is home to a multiplicity of religious beliefs,
with the world's three major religions - Buddhism,
Catholicism and Islamism - all having large congregations,
organizations and activity venues in the country.
Buddhism in China mainly includes Han Chinese
language Buddhism, which spread into China in
2 B.C.; Tibetan language Buddhism, which spread
into Tibet in the 7th century; and Pali language
Buddhism, which spread into China in the 13th
century. Tibetan Buddhism refers to Tibetan language
Buddhism, and is also known as Lamaism.
Tibetan Buddhism has exerted extensive
and profound influence on the Tibetan race.
Buddhism spread into Tibet in the 7th century,
and gradually infiltrate Tibet's history, politics,
economics, culture, exchanges and habits and
customs to become the most extensively worshipped
religion of Tibetans. Prolonged ethnic cultural
exchanges also enabled Tibetan Buddhism to make
its way into the Mongolian, Tu , Yugu, Luoba,
Moinba, Naxi, Purmi and other ethnic minority
nationalitites throughout China. Buddhism has
long been widely worshipped in China's Tibet
Autonomous Region, as well as Sichuan, Yunnan,
Gansu and Qinghai provinces, and the Xinjiang
Uygur and Inner Mongolia autonomous regions.
It has also made its way into Sikkim, Bhuttan,
Nepal, the Mongolian People's Republic and Buryat
in the Republic of Russia.
More than 1,400 Tibetan
monasteries and other religious venues were
renovated and opened following the peaceful
liberation of Tibet in 1951. Chinese government
and policies for religious freedom enable 34,000
monks in various monasteries to freely study
Buddhist sutras and hold various types of Buddhist
activities in their respective monasteries.
In addition, the broad masses of religious have
set up shrines, Buddha halls and sutra recitation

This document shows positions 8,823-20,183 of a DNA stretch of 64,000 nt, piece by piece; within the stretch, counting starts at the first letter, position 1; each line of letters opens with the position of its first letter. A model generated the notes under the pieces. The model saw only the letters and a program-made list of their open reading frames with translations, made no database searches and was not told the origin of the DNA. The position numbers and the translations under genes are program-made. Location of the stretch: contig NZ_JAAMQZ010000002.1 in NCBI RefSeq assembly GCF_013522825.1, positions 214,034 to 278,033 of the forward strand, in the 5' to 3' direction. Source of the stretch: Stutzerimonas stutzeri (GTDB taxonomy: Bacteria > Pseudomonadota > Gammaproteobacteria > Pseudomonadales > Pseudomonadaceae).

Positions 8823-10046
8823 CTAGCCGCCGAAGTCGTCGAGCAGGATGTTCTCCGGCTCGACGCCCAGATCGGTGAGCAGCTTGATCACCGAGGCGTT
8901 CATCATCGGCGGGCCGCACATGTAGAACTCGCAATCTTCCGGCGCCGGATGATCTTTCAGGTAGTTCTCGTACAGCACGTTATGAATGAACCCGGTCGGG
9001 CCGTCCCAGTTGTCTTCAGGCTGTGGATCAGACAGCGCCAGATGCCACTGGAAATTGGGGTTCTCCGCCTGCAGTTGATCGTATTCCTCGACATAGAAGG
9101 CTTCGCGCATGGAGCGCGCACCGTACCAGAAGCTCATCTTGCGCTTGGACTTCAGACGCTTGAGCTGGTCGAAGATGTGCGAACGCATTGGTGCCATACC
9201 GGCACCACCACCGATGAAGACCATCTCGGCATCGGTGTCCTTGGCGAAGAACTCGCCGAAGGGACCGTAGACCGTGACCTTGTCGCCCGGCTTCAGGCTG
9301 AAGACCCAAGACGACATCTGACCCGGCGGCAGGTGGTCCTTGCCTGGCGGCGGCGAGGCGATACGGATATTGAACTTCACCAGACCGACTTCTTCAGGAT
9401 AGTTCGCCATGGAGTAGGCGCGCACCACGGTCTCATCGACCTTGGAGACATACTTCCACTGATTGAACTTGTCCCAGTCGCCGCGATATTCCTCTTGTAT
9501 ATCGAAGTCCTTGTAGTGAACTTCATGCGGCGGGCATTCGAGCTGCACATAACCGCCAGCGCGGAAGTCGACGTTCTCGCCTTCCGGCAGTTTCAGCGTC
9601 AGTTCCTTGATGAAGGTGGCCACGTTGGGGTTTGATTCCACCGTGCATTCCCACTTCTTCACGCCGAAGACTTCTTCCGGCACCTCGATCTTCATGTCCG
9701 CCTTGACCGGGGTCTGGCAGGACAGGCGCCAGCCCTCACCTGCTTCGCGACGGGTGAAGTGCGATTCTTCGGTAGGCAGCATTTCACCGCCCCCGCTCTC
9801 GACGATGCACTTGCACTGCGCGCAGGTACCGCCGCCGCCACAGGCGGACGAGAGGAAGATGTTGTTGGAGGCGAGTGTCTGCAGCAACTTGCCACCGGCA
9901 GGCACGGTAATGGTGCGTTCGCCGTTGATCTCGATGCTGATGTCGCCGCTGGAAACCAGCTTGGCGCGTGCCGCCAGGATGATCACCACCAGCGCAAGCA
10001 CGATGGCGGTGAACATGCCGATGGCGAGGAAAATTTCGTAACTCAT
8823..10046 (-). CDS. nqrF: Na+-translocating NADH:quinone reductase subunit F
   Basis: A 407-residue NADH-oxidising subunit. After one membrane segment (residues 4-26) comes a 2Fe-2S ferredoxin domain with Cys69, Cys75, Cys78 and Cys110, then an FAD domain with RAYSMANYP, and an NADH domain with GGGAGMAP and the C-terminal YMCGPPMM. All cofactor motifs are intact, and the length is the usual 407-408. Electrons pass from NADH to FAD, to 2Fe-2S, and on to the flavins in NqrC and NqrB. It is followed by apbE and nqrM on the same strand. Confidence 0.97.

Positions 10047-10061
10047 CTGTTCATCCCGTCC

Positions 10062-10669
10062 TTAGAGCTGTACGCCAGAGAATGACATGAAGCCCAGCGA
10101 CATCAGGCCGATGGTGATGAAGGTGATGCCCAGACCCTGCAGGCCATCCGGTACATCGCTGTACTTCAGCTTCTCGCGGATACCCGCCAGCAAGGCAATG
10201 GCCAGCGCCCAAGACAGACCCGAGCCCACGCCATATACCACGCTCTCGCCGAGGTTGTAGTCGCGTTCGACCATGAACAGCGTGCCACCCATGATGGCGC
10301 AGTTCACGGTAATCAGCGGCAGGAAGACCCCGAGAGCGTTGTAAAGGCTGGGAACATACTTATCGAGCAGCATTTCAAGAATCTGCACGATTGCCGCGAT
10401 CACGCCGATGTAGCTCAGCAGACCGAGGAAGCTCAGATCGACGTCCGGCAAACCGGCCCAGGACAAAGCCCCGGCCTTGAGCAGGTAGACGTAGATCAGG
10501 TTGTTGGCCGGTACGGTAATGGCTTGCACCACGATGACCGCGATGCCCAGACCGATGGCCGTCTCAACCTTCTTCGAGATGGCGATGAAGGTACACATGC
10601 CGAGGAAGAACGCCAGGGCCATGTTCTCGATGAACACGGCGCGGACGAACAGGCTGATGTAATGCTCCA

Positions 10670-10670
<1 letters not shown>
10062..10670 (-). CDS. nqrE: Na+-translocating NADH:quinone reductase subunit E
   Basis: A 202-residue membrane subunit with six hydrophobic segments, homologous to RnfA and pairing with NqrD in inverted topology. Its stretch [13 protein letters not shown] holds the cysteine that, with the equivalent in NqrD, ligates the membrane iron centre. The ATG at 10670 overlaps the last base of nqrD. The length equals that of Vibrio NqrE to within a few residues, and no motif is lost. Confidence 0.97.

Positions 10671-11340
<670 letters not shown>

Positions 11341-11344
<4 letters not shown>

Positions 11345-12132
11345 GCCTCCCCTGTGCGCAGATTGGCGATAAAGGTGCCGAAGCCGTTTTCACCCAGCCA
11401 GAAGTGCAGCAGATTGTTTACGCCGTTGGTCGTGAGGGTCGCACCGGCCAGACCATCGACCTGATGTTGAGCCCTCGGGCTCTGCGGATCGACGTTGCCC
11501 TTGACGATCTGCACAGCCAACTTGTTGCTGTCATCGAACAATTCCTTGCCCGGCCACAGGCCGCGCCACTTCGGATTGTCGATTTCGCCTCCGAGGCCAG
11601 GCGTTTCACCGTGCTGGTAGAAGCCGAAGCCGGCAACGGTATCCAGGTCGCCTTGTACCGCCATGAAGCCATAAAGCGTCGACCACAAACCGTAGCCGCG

rooms in their homes, and undertake pilgrimages
to sacred sites.
Formation of Tibetan Buddhism
Books on the history of Tibetan Buddhism record
the following legend of how Buddhism spread
to Tibet: On one particular day in the 5th century,
Lhathothori Nyantzan, forefather of the Tubo
Kingdom, was resting on the summit of Yungbolhakang.
He suddenly found several Buddhist treasures
falling from the sky. While the Tubo King had
no idea what they were for, a mysterious voice
from the sky informed him that the 6th Tsampo
(king) of the Tubo Kingdom would know the use
of the objects.
According to historical documents,
these treasures were brought to Tibet by Indians
Buddhists. Upon seeing that Tibetans had no
idea of their significance, the Indian monks
had no choice but to secret them in a safe place
and return to india. The fact remains that Buddhism
did spread into Tibet during the reign of Tubo
King Songtsan Gambo in the 7th century.
Songtsan Gambo did his best to
establish friendly ties with neighboring countries
in order to strengthen economic and cultural
exchanges and learn from the advanced cultures
of various races. In the process he married
with Princess Khridzun of Nepal and Princess
Wencheng of China's Tang Dynasty (618-907).
Each princess journeyed to Tibet with a statue
of Buddha, and once there set about building
the Jokhang and Ramoge monasteries in Lhasa.
Artisans accompanying the princess were involved
in the construction of monasteries, and Buddhist
monks in their tourages began translating Buddhist
scriptures. Buddhism thus spread to Tibet from
Nepal and Han areas.
Tibet reeled under power struggle
for more than half a century following the death
of Songtsan Gambo. Buddhism failed to flourish
until Tride Zhotsan, great grandson of Songtsan
Gambo, finally took power. In 710, Tride Zhotsan
asked for the hand of and eventually married
Princess Jincheng of the Tang Dynasty. The new
bride moved the statue of Buddha, which Princess
Wencheng brought to Tibet, to the Jokhang Monastery.
Meanwhile, she arranged monks accompanying her
to the Tubo Kingdom to take in charge of the
monastery and related religious activities.
She engaged in a painstaking effort and finally
succeeding in persuading the Tubo court to accept
monks fleeing from Western Regions and build
seven monasteries to house them. While the measures